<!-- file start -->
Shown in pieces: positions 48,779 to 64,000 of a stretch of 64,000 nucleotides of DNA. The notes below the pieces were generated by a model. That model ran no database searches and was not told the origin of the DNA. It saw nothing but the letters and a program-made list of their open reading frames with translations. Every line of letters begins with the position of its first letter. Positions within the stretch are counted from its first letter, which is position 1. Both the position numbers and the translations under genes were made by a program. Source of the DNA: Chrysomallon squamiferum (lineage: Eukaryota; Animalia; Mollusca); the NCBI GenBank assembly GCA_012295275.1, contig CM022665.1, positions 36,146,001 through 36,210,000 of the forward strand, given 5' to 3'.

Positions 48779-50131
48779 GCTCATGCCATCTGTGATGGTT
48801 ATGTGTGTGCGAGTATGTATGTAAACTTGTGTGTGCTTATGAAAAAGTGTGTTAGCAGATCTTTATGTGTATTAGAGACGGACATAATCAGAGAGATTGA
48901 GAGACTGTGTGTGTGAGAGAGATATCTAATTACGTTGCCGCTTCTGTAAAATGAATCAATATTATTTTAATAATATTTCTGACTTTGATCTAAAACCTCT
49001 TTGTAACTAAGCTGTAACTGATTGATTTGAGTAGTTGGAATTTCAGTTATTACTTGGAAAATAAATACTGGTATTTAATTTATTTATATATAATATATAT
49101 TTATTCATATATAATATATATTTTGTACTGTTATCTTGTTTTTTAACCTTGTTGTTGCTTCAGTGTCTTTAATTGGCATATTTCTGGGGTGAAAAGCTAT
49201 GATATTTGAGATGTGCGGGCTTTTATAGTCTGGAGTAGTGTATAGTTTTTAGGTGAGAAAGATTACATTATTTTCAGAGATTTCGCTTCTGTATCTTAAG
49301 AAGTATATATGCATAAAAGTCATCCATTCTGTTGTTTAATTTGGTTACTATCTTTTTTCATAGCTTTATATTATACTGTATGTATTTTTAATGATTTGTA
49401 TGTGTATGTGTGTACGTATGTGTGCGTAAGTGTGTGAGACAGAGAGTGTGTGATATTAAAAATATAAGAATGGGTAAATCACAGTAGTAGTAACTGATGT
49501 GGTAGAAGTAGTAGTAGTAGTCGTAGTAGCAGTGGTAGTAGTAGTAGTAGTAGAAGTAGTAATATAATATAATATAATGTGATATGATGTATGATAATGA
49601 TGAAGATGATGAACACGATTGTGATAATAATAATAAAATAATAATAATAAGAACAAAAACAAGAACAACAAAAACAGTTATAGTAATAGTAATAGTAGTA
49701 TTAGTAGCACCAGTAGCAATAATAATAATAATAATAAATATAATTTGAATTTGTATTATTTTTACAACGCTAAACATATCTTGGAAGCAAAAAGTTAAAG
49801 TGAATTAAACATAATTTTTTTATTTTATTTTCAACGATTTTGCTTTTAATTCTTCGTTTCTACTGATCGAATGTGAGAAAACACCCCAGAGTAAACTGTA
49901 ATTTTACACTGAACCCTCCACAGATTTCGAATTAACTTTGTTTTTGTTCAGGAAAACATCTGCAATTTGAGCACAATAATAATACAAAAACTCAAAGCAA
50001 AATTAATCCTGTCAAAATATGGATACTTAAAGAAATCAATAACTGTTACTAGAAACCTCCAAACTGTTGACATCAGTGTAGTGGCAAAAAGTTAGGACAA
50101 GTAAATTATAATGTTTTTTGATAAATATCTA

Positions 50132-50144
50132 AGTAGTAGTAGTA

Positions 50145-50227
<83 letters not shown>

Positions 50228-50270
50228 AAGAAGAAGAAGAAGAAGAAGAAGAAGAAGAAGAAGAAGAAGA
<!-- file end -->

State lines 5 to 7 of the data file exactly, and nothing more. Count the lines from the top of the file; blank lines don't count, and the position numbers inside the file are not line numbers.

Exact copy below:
48901 GAGACTGTGTGTGTGAGAGAGATATCTAATTACGTTGCCGCTTCTGTAAAATGAATCAATATTATTTTAATAATATTTCTGACTTTGATCTAAAACCTCT
49001 TTGTAACTAAGCTGTAACTGATTGATTTGAGTAGTTGGAATTTCAGTTATTACTTGGAAAATAAATACTGGTATTTAATTTATTTATATATAATATATAT
49101 TTATTCATATATAATATATATTTTGTACTGTTATCTTGTTTTTTAACCTTGTTGTTGCTTCAGTGTCTTTAATTGGCATATTTCTGGGGTGAAAAGCTAT